Do mods mean my insurance will cost me more?
I’m going to get a Honda Fireblade and throw quite a few bolt-on parts at it over the winter to make it into a road-legal trackday bike. I am looking at a quickshifter, free-flowing exhaust and Power Commander. It will also have revalved forks, an aftermarket shock, decent rubber and a steering damper. What do I have to tell my insurers?
Will Perrin, email
Answered by Chris Evitt, Carole Nash Insurance
When rating the risk for a rider and bike, insurers will look at the repair and replacement costs, and also if it is more appealing to thieves.
Mods can be a difficult area for providers to rate the differing risks, because bikes can be made so individual. Add in less intuitive online quoting and mistakes can creep in.
The good news is the Consumer Insurance Act 2015, which came into force in April, has given riders some new legal protection. The Association of British Insurers guidelines say: “If you unknowingly give incorrect or incomplete information to your insurer, they will not be able to decline a claim on the grounds off non-disclosure unless you carelessly or deliberately lied or misrepresented your circumstances.” So, if you are certain you are going to make those changes, include them in the initial quote.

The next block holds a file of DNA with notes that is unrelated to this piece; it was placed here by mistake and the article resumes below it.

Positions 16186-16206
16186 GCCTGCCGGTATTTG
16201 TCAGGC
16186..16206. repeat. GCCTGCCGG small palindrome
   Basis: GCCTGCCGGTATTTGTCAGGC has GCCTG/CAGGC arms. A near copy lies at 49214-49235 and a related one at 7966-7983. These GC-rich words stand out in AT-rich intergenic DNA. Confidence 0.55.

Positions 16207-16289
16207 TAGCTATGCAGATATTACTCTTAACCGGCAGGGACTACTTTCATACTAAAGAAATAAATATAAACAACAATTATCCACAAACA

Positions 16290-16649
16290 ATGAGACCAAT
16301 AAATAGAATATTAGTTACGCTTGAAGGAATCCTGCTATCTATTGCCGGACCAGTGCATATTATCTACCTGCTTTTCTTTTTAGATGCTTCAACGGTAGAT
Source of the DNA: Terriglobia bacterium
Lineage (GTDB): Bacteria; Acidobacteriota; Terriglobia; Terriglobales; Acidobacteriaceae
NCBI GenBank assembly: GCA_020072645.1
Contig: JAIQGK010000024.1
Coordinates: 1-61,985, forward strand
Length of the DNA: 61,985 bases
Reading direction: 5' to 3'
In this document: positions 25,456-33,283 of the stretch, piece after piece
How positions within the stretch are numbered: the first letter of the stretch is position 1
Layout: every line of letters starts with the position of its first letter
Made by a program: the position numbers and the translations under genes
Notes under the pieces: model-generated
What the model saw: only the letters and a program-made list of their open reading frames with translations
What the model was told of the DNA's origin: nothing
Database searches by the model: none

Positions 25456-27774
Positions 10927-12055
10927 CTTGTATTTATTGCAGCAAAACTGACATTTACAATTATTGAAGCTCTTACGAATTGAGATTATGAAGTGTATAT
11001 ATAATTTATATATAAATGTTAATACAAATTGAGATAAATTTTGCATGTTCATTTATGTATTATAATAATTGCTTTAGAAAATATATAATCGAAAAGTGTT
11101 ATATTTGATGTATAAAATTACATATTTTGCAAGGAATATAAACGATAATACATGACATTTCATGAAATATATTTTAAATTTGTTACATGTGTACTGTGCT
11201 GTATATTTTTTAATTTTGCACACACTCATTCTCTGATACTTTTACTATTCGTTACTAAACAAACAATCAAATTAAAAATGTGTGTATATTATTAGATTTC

To try and avoid confusion we have updated our questions with this wording: “Has the bike got any modifications or been altered in any way from the manufacturer’s standard specification? This includes any manufacturer or dealer option, whether or not performance is altered.”
That means practical parts like luggage and cosmetic add-ons should be declared too. If your performance mods added £3000 to the bike’s value, it would mean a 28% increase on two premiums from the same company. A £5000 Suzuki Bandit 1250 that has been made into a streetfighter would cost 20% more to insure than a bog-standard £3000 bike. If you are still not sure, it always pays to pick up the phone to your insurer.